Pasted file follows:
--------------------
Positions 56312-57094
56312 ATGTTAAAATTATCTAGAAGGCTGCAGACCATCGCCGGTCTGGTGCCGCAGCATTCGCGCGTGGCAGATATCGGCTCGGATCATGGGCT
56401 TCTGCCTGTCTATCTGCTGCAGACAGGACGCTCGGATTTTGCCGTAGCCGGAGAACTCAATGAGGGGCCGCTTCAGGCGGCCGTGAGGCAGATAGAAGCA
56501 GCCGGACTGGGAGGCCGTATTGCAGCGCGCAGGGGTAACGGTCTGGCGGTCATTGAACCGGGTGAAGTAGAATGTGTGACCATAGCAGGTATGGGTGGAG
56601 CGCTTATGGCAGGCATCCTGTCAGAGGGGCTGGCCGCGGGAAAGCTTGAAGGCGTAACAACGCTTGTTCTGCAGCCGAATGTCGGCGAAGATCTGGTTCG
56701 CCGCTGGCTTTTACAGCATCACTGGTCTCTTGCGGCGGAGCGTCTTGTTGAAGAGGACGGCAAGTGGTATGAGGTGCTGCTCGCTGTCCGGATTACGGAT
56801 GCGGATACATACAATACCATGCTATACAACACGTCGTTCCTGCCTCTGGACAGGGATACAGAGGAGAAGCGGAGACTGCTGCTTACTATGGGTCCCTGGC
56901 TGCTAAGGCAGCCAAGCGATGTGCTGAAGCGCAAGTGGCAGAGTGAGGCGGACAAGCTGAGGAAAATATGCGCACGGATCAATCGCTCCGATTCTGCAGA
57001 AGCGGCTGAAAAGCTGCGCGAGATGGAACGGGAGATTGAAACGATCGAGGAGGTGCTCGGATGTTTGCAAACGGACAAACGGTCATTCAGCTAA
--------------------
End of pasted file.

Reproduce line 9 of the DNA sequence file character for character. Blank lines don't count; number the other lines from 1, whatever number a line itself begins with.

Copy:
57001 AGCGGCTGAAAAGCTGCGCGAGATGGAACGGGAGATTGAAACGATCGAGGAGGTGCTCGGATGTTTGCAAACGGACAAACGGTCATTCAGCTAA